"We took Shelby to Southwick following her eating a week's supply of prescribed medication.
Shelby was seen by Romilly who responded very quickly, realising that Shelby was really quite poorly. Together we took her to Grove Lodge Hospital.
Shelby spent the night in intensive care, which was touch and go, followed by two more days being cared for by the lovely team. When she was well enough she was sent home to recover - and she has now fully.
How would we describe Shelby? She has a "Sparkling Personality". She is:
- Loving and loves as much attention as possible
- A bit crazy - she loves going to the vets even after her experience!
- Playful and friendly with humans and other dogs
We would like to thank all the staff at both Southwick and Worthing for their dedicated care of Shelby and their continuing support.
Caryn, Kelvin, Josh and Shannon"
Grove Lodge Vets continue the story:
"Shelby, a 1 year old Labrador, was brought in to us back in March 2014 at our Southwick branch. Shelby had accidently eaten a number of her owners medication. She was salivating, shaking and was unsteady on her feet. As she had eaten the medication within the last hour, a drug called apomorphine was given to make her sick, in the hope that some of the tablets would be brought back up. Shelby was also given intravenous fluids and transferred by her owner and the vet, Romilly Ashdown, to the hospital.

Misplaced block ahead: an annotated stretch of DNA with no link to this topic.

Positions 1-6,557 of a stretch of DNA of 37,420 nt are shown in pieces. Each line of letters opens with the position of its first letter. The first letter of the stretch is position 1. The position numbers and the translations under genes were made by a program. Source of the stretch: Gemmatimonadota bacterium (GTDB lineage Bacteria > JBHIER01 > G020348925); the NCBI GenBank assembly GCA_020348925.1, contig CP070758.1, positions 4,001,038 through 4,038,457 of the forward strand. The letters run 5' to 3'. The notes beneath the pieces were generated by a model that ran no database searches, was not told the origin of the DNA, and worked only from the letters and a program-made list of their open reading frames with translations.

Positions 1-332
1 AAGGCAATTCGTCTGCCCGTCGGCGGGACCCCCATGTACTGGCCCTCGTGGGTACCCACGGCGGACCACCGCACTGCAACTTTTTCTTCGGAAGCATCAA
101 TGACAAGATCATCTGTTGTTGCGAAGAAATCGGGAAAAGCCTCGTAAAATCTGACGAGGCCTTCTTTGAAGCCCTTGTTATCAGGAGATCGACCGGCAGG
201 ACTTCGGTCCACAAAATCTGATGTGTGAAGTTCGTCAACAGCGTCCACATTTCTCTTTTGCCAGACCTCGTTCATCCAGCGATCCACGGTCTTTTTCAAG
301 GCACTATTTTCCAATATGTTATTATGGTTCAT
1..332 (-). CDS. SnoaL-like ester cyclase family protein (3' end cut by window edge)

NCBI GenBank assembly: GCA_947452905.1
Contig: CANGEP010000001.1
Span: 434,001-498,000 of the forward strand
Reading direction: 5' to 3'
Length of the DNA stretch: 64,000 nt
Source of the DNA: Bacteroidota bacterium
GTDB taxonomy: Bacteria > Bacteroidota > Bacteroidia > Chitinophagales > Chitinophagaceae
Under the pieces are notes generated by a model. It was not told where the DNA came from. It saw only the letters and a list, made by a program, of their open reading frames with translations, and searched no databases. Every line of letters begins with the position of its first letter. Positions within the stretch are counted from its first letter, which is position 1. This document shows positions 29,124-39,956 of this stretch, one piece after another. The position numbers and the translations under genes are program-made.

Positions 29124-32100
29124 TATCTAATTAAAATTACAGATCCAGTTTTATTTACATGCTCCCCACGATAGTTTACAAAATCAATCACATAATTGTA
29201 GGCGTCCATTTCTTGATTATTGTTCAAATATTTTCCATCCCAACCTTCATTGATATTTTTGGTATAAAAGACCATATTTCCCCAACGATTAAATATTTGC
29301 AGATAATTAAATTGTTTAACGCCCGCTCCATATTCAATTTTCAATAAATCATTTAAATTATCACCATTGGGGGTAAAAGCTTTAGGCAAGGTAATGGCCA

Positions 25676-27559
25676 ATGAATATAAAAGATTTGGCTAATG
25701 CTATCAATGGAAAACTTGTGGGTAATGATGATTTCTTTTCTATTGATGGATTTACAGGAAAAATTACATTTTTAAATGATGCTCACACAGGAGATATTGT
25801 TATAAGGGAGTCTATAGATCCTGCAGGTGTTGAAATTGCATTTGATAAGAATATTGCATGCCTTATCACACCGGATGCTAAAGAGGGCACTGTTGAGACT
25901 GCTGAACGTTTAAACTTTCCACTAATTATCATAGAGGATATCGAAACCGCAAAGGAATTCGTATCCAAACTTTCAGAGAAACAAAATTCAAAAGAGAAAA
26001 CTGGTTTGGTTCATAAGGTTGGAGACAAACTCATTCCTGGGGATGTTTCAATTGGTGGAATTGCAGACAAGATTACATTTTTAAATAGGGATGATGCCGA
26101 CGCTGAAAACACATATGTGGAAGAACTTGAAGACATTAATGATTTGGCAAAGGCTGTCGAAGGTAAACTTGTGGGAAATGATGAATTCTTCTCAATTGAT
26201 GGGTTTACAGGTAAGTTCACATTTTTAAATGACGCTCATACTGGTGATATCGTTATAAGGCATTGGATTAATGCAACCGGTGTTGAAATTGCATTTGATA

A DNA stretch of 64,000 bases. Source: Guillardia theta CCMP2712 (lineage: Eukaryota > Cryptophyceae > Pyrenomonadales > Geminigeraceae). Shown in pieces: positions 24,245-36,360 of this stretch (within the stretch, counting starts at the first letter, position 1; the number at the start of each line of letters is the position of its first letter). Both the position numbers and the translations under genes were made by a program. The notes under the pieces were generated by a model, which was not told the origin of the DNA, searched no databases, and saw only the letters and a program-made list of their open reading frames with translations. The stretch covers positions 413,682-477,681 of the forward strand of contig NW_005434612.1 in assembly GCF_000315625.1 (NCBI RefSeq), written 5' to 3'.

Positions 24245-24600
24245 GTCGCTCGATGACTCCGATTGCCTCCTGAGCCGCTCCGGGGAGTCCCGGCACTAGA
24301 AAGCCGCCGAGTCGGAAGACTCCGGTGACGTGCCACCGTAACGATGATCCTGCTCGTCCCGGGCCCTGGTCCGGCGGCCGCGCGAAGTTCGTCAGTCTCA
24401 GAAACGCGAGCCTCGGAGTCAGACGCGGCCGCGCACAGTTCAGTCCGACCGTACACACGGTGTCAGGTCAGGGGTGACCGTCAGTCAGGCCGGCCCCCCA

Whilst Shelby was on route to the hospital, ward vet at the hospital, Eimear Humpherys, called the Veterinary Poisons Information Service (VPIS) to research the effects of the medication that Shelby had ingested. Due to the combination and volume of medication that Shelby had eaten, the vets were really worried about her prognosis. Shelby was critically ill.
On arrival, Shelby was immediately given a general anaesthetic and the remaining contents of her stomach were washed out. Activated charcoal was then placed in her stomach to coat any medication that was left in her stomach, thus making any unabsorbed medication inactive. Anti-sickness medication was also given.
Blood tests were taken to see whether the medication had affected her bodily system. Some values came back as abnormal but the vets were confident that the fluids she was on would help with this.
Shelby recovered from her anaesthetic but she was still critically ill. She was not responding to stimuli, such as responding to her name. Her blood pressure was high too. The vets started an intravenous lipid drip which absorbed the medication that had made its way to Shelby's blood stream. She was also given a diuretic, to increase urine production as her kidneys were not making sufficient.
In the early hours of the morning, Shelby took a turn for the worse. Her heart rate lowered, she had episodes of not breathing and her blood pressure became extremely low. A medication called atropine was administered to help stimulate breathing and to increase her heart rate and blood pressure. Shelby became stable but she was still critically ill. We were concerned that she would not make it.
However, over the next few days the medication started to leave her system. Shelby became more aware of her surroundings. Where she was previously blind, she began to see again. When Shelby started to eat and drink, the treating vets were happy to send her home.
Shelby was a model patient in the hospital. We are so pleased that she did so well and is now enjoying life to the full with her family."